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Why you should let your Facebook fans leave you

Head of Product

In a few recent posts I’ve been writing about how I think about a Facebook fan base, specifically Why people should follow you on Facebook and two posts about How to get the right followers. In this short post I’d like to encourage you to let some of your fans leave you, as a follow up to the previous posts.

You might be thinking “Why on earth would I want to do that?”. And sure, it might seem to make little sense at first glance, but fact of the matter is that giving your current fans an easy out of your updates serves a few important purposes.

You position your brand as more likable

Informing your fans about how to avoid seeing your updates in the News feed adds to your credibility, positioning you as honest and transparent (because you are, right?). It’s comparable to having an “Unsubscribe” link at the bottom of your email news letter. If you don’t let people know how they can opt out, you’re in the danger zone of being perceived as spam.

And no, all Facebook users don’t know how to do this. Sure, some might think of unliking your page, but that’s not enough to get rid of you completely. In order to do that they would also have to make sure to “Hide all stories from [Your page]”.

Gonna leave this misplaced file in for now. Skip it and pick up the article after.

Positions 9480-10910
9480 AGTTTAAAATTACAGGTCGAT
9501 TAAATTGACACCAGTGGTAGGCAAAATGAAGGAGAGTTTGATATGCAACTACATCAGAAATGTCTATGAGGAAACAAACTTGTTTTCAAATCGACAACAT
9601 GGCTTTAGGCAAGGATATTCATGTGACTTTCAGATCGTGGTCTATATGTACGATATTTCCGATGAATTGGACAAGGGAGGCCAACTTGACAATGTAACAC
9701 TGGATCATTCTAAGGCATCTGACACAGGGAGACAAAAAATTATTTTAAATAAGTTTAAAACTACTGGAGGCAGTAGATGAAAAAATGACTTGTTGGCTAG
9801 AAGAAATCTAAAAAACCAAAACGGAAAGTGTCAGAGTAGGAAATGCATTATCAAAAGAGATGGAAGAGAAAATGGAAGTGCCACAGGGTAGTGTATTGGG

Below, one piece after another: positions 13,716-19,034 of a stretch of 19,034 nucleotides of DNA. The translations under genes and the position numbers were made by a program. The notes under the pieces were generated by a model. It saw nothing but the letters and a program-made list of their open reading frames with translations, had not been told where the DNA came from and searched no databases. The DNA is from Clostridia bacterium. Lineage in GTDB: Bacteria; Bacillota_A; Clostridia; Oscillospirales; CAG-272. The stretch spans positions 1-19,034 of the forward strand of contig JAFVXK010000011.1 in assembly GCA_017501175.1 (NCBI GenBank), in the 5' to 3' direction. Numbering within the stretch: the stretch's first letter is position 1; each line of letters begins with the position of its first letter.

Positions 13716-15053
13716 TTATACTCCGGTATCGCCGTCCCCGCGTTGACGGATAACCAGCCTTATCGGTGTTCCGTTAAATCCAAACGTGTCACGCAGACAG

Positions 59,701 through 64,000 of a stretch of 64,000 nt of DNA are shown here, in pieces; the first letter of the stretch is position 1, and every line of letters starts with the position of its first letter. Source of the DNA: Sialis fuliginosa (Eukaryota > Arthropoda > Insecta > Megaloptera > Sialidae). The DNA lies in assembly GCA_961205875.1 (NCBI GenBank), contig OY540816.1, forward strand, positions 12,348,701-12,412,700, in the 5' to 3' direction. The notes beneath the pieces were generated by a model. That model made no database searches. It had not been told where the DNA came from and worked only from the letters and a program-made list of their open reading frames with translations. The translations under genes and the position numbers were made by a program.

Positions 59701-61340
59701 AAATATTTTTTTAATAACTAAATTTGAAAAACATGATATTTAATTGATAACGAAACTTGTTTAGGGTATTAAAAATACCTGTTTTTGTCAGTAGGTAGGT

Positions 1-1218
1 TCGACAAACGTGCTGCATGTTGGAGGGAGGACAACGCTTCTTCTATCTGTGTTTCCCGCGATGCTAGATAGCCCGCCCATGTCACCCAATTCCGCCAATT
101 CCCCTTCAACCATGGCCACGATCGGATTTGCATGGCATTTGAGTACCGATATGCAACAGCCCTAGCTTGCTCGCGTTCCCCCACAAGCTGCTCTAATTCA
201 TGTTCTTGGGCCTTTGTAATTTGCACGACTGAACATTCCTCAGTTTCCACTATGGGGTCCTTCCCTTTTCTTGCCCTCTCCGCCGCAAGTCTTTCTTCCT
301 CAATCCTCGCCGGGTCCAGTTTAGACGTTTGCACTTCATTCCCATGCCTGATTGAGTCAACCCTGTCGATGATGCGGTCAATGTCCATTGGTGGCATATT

It increases the return on your ad spend

Provided that you sponsor your page posts targeting your existing fans (you should!), I’m pretty sure you’d want to reach the people truly interested in what you have to say. If they are not, it is unlikely they will spend money with you, so why spend money on reaching them?

I think it’s safe to say that the money previously spent on reaching the part of your fans uninterested in your content is put to better use by reaching new people more likely to engage with you.

It forces you to share stuff that’s actually valuable

In my opinion, this is the most important reason. As pointed out in previous posts, people follow you on Facebook in order to get something out of it. You are to blame if they don’t, sorry to say. Given that you agree, you probably also like the idea of getting clear incentives for putting resources towards this.

I have personally been opting out from quite a few news letters recently. While I appreciate the companies that make it dead simple (by confirming my unsubscribing with a simple landing page, no more to it), I’m surprised how few ask me why I’m opting out. Surely the purpose of the news letter is to engage with me and convert me to a paying customer. So if this objective has failed, why not ask why? This is the easiest way to get better and start creating content that would actually be valuable to me.

You can do that on Facebook, with a slightly different execution. Unfortunately you can’t ask people why they unlike your page as they do it, but you can ask your existing fans what kind of content they would like you to share. If you do however, make sure to follow up on it. Of course it wouldn’t make sense to run wild with every request, but at least communicate that you’ve taken part of the feedback and that you’re going adjust the content you share according to what your fans want – and to what makes sense for you.

Feel free to use one of our latest Facebook posts

A few days back, we posted a simple “How to get rid of us” via our Facebook page. You’ll find it below, and you’re more than welcome to use it if you find it helpful.

Happy marketing!

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